How to Strum a Guitar Using Your Fingers
While pick-style guitar playing definitely dominates the airwaves, strumming with your fingers can create some incredibly beautiful sounds. You never know when you’ll be around a guitar without a pick, so it’s a great idea to learn at least the basics of how to strum using your fingers.
I actually prefer playing without a pick. After spending almost my first full decade of guitar playing with a pick in my hand more often than not, I converted very seriously to fingerstyle and haven’t looked back. Being able to play through ornate fingerstyle arpeggios and then burst into powerful strumming without losing a beat is an amazing capability to have in your guitar toolbox.
For the most part, you will be using your index finger to strum the guitar.
The movement for your index finger is very similar to a flick. You flick your finger out and let it brush across all six strings. This is called the downstroke.
Then, you bring your index finger back toward your palm and brush the strings as you pull back up. This is the upstroke.
Initially, it’s good to focus just on the downstroke. The upstroke feels more awkward to most people. So, let’s look in more detail at the downstroke.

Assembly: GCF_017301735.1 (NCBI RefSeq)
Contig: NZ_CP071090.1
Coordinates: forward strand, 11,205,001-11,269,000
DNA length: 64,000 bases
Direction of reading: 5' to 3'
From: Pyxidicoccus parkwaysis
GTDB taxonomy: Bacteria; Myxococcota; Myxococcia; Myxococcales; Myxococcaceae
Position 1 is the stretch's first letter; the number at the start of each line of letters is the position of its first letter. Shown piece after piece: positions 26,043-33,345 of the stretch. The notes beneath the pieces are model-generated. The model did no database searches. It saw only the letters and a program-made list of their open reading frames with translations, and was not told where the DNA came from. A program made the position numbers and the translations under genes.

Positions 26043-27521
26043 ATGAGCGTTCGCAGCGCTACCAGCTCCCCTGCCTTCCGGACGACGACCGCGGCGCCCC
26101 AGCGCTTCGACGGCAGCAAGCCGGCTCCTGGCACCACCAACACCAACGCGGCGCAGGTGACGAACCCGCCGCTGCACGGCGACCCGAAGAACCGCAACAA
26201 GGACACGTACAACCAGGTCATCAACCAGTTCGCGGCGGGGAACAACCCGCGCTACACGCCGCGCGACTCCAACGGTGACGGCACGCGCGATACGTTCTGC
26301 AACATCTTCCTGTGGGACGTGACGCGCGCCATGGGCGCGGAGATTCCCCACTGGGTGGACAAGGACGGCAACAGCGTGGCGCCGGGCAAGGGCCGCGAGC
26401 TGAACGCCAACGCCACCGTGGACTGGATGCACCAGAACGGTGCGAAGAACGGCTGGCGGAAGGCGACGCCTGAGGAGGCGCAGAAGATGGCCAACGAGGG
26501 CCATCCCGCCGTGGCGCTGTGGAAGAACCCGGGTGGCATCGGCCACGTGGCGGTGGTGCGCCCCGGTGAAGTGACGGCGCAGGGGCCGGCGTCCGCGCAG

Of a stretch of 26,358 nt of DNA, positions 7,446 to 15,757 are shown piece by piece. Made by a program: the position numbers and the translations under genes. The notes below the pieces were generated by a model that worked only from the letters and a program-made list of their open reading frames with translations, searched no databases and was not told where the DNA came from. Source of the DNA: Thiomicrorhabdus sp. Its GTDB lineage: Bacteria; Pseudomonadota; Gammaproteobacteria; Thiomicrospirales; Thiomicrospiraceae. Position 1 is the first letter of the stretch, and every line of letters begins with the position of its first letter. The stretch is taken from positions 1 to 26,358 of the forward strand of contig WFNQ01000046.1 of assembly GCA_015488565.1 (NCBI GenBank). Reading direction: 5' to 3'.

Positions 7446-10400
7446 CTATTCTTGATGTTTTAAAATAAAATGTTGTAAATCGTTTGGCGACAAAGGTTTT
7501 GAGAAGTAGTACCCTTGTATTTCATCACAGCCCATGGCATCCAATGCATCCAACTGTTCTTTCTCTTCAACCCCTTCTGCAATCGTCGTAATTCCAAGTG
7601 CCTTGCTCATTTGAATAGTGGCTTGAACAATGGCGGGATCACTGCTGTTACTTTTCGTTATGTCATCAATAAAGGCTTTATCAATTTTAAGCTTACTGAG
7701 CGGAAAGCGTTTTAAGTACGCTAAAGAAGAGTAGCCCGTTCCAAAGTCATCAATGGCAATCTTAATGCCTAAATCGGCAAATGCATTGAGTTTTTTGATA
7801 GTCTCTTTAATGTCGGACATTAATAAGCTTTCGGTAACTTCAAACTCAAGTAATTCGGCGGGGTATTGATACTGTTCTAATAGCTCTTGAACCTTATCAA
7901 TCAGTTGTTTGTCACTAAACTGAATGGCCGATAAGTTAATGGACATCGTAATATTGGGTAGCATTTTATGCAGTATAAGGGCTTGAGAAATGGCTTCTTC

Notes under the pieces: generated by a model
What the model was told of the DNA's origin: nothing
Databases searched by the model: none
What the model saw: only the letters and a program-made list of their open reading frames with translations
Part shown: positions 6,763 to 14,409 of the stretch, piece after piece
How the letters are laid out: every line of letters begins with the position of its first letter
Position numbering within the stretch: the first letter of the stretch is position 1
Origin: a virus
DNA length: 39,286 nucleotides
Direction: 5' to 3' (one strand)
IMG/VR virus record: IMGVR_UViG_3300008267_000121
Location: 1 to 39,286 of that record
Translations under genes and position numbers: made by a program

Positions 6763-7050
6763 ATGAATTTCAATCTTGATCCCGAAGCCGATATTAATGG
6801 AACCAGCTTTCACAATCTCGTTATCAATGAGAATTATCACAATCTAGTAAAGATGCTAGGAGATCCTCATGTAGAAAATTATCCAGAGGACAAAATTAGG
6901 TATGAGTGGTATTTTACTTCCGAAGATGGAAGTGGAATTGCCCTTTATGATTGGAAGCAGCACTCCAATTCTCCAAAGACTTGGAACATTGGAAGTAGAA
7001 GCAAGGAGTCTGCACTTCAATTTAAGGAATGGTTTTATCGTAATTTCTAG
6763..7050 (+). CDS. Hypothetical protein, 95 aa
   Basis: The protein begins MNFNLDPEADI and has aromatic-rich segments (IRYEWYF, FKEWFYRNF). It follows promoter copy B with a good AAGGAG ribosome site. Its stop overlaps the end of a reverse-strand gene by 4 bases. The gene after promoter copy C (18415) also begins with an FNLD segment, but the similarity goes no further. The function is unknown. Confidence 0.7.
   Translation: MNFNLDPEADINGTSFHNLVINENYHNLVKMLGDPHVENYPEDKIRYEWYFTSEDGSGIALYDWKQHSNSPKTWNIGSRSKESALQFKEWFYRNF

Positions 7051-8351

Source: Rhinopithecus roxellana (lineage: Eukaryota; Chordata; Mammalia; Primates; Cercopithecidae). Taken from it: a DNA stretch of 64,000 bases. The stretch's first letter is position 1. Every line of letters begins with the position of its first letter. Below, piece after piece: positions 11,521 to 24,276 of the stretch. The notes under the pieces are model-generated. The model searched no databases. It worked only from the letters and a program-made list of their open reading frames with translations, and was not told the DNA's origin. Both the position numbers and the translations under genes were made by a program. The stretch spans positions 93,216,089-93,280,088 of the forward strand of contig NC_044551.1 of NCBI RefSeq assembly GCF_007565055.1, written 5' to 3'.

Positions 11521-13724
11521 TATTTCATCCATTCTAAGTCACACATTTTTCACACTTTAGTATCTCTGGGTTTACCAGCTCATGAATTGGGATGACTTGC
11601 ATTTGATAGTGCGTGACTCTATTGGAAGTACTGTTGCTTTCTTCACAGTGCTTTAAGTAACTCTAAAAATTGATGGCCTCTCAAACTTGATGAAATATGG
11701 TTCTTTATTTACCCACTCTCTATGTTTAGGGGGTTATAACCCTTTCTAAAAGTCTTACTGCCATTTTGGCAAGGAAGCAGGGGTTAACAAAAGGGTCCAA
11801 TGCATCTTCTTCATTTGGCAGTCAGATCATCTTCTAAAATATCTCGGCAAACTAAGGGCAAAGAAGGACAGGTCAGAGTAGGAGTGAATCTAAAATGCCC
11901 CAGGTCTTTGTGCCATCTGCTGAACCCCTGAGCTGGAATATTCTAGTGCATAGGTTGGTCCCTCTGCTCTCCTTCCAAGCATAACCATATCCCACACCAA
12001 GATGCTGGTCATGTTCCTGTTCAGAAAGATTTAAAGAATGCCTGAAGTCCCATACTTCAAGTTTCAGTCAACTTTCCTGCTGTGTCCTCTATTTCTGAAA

Your hand is going to stay pretty still as you flick out with your index finger. Eventually, we’ll incorporate a little more hand and wrist movement as you build speed, but it’s really important for you to get used to moving your index finger independently.
Allow it to flick out while the other fingers remain relaxed and tucked into the hand. (It’s important to keep your other fingers tucked back up toward the hand so that we can use them to strum the strings later on when we bring in some simple Flamenco-derived full-hand strumming techniques.)
As you practice, take real care to brush up against all of the strings. Let each string ring in response to your finger brushing through on its downstroke.
You don’t have to go fast here. Just take your time and get used to the full index finger flick.
Take a look at this video for an audio/video look at how to do the index finger downstroke strum:
Once you’ve got that down, it’s time to work on the upstroke return.
For the upstroke, it isn’t as important for you to strike every single string. In fact, it’s often preferable to brush up against only the top strings. So focus more on the four highest strings and don’t worry so much about re-striking the 5th and 6th strings.
Again, try to work just the index finger without bringing your other fingers, the wrist or your arm into the movement. Isolate the index finger upstroke and work it slowly until it feels comfortable. This will take a while—some months, probably. But the result will be a fluid, steady index finger strum capability that will create some amazing effects in your playing.
Here’s a video covering the down- and up-stroke index finger strum:
It’s funny how things at the beginning, when we’re practicing them very slowly and deliberately, don’t sound very good, isn’t it? Just keep the faith—if you build in the flexibility to this stroke, you’ll be cruising along at a very rapid clip in no time.
The videos for this lesson will definitely help you get the movement down much better. Check them out and let me know what you think in the comments!